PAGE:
Thursday, December 16, 2010

Compact Contradictions--China and WFU

Mandarin Chinese is so nimble and so deep. The language forms new words by combination of several existing words. For example, when the steam engine train was introduced to China, the name in Chinese was simply, "fire car--hwo che". Or take the English word "computer", for example. The computer is not a Chinese invention but yet is not given a foreign word like "computer." Rather the language wrapped an even more interesting set of meanings around this new concept and called the machine that I am using right now this minute, "an electric brain--dyan nyau." The language is nimble.

Mandarin Chinese is also deep. The language can take two opposite forces, antonyms or compact contradictions, and form a new meaning while holding the opposition. The basic assumption is the Chinese understanding of yin and yang, which is the basic assumption of Chinese philosophy--that life is lived within the balance of feminine and masculine, moon and sun, passive and active, etc.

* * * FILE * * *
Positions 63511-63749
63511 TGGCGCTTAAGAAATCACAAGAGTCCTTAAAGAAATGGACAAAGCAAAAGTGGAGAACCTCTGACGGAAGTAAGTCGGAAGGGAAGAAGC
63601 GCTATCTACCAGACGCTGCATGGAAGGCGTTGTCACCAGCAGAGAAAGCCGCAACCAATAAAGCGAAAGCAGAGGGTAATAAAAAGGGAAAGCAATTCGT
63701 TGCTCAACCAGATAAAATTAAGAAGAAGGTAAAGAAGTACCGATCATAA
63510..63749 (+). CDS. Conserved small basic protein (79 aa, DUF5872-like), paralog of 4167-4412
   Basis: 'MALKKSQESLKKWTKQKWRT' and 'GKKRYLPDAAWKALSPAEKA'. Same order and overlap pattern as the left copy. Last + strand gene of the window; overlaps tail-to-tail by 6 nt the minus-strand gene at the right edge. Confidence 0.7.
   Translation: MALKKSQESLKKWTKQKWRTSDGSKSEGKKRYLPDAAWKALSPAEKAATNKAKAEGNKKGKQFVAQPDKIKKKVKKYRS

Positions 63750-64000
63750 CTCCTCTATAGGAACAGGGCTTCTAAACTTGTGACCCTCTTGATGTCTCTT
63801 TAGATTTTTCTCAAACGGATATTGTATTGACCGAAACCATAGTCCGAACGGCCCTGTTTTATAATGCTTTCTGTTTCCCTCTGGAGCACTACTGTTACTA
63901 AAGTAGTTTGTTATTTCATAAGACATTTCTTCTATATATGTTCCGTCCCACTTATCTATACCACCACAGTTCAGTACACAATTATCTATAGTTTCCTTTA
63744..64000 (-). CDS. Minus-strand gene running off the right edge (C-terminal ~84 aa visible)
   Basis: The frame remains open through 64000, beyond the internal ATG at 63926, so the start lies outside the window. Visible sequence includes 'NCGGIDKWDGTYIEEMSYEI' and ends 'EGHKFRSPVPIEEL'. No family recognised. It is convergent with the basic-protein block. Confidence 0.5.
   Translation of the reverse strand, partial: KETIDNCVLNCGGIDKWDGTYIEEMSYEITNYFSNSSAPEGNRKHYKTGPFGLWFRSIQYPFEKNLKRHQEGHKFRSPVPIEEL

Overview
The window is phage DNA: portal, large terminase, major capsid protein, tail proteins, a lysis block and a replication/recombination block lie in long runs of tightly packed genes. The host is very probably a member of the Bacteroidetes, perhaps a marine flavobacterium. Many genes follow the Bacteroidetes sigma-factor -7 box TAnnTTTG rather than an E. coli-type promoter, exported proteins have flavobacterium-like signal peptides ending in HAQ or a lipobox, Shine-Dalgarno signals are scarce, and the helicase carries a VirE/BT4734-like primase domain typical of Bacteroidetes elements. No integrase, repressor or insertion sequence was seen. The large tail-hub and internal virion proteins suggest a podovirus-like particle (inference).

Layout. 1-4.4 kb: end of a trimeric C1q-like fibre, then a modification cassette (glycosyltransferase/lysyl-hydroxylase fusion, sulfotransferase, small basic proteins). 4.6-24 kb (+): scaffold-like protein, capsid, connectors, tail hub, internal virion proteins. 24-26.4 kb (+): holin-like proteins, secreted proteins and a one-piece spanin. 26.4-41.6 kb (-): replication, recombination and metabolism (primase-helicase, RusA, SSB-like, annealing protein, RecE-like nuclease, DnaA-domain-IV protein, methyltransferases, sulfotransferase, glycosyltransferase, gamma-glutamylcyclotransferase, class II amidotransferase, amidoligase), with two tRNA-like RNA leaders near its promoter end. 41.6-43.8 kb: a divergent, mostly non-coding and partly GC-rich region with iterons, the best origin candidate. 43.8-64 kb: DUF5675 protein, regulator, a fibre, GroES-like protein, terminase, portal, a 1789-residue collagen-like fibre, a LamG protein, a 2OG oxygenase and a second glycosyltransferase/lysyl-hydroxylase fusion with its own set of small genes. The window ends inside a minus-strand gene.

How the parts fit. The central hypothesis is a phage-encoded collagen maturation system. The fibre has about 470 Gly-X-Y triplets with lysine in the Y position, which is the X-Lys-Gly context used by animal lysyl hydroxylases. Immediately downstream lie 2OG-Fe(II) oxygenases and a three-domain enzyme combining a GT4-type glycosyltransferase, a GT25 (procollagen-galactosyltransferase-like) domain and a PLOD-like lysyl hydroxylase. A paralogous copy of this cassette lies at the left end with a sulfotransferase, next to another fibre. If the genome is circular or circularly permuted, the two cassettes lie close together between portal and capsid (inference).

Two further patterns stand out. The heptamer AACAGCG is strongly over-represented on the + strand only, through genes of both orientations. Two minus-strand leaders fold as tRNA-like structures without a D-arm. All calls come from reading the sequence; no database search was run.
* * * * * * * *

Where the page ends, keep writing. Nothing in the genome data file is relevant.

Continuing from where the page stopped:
While traveling recently in China, I kept a log of those words that hold these opposing forces in tandem, like dung (east) and syi (west) form dungsyi (which means thing or matter); or hao (good) and hwai (bad) form haohwai (which means quality); or dzou (left) with you (right) form dzouyou (which means approximately, nearly or about). In other words, two opposing words come together to make meaning.

Wake Forest University also describes itself using words that are nimble and deep--compact contradictions. Wake Forest University is a collegiate-university ( a college and a university, small in size but large in resources. Wake Forest University believes in the teacher-scholar model ( a faculty member who has the ability to communicate knowledge in the classroom as well as produce new knowledge). Wake Forest affirms the liberal arts tradition while embracing professional education.

And so we go---learning about life, language, and strong universities with the power of opposites.
May we be as nimble and deep in our own personal understanding of our world.

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